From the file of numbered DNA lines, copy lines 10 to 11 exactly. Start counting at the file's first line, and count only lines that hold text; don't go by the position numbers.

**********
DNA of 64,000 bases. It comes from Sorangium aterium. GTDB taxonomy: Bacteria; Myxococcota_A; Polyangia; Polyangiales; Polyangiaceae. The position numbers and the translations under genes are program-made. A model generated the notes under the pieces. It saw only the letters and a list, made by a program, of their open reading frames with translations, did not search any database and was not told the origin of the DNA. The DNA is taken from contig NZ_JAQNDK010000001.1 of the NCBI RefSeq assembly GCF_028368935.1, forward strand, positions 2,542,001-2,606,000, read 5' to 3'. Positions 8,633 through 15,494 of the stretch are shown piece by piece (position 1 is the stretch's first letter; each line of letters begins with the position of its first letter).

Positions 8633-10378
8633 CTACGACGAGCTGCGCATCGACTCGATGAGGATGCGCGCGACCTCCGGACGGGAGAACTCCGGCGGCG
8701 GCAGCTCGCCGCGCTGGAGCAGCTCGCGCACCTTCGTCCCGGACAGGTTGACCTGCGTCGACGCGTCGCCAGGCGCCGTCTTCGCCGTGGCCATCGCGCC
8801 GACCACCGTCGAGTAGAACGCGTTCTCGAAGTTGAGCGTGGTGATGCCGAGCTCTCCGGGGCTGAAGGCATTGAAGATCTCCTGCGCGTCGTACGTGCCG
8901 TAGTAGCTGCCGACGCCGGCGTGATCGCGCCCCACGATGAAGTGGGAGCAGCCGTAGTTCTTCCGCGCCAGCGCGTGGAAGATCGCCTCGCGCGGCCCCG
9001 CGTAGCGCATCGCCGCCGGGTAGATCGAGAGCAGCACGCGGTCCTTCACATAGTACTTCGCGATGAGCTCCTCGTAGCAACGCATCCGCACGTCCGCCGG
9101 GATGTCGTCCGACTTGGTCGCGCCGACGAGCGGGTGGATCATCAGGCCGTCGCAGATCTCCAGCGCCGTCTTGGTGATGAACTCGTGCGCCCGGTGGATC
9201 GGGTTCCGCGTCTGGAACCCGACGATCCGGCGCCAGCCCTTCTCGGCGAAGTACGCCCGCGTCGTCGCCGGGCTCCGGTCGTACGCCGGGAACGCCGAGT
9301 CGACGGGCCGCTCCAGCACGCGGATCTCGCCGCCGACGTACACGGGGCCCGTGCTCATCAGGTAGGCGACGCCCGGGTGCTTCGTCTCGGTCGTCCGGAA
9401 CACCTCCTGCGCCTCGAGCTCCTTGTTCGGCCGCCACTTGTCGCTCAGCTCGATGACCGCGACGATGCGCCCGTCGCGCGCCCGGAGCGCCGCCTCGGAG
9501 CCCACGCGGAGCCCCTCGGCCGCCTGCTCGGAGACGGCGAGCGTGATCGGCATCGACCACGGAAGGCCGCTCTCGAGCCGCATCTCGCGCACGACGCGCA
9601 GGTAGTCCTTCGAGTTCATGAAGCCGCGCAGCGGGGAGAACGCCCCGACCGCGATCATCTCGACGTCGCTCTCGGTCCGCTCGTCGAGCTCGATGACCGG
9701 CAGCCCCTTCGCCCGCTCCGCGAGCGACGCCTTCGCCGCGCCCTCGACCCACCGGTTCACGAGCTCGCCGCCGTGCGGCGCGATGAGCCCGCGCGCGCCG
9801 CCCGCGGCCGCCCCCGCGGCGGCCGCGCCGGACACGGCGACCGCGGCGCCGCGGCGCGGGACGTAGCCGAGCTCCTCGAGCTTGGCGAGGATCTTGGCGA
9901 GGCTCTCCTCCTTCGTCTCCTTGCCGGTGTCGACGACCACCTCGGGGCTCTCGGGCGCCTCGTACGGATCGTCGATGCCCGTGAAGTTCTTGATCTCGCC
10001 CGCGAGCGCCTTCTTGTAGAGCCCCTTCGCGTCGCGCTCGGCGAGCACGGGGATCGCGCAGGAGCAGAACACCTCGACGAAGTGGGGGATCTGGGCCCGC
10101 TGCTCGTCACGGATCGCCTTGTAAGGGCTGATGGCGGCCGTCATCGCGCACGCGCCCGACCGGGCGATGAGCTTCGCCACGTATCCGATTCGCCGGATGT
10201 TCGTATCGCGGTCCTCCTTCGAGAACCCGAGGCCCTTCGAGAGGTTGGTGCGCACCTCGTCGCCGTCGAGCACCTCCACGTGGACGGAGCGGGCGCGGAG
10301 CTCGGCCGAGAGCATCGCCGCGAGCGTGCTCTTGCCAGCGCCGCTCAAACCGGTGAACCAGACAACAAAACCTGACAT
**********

9301 CGACGGGCCGCTCCAGCACGCGGATCTCGCCGCCGACGTACACGGGGCCCGTGCTCATCAGGTAGGCGACGCCCGGGTGCTTCGTCTCGGTCGTCCGGAA
9401 CACCTCCTGCGCCTCGAGCTCCTTGTTCGGCCGCCACTTGTCGCTCAGCTCGATGACCGCGACGATGCGCCCGTCGCGCGCCCGGAGCGCCGCCTCGGAG